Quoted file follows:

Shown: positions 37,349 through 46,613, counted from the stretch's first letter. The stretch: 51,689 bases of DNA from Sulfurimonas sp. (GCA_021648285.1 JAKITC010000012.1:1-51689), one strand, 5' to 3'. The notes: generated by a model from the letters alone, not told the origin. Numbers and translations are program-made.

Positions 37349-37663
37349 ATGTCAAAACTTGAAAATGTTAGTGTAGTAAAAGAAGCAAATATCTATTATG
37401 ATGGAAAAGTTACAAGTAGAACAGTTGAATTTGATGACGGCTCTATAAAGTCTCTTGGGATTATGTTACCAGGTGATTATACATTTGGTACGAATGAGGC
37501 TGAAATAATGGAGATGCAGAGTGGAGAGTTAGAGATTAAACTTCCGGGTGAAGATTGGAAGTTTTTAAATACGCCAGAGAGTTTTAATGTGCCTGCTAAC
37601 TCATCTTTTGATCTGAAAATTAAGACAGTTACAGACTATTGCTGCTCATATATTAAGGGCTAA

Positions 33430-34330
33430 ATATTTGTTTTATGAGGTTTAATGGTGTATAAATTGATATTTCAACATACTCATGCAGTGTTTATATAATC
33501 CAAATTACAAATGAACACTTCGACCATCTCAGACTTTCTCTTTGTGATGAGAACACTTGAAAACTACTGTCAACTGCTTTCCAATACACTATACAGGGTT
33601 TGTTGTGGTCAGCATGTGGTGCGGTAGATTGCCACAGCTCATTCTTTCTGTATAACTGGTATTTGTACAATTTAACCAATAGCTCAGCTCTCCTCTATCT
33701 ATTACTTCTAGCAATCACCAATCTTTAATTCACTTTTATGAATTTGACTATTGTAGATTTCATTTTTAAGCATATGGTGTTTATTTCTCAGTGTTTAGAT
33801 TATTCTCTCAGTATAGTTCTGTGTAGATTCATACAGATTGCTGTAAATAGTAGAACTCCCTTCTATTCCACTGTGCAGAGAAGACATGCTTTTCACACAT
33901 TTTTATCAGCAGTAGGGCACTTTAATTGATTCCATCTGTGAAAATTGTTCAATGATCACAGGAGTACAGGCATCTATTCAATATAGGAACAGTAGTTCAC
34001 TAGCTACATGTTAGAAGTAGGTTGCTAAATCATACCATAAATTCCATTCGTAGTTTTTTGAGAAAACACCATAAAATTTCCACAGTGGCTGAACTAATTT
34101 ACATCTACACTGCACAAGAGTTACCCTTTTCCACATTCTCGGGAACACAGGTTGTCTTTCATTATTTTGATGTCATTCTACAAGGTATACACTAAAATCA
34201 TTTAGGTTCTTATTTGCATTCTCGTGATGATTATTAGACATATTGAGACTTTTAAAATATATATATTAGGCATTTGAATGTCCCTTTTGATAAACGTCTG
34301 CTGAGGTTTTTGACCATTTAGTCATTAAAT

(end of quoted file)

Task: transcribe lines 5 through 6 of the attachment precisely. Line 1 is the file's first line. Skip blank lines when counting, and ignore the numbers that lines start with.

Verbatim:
37501 TGAAATAATGGAGATGCAGAGTGGAGAGTTAGAGATTAAACTTCCGGGTGAAGATTGGAAGTTTTTAAATACGCCAGAGAGTTTTAATGTGCCTGCTAAC
37601 TCATCTTTTGATCTGAAAATTAAGACAGTTACAGACTATTGCTGCTCATATATTAAGGGCTAA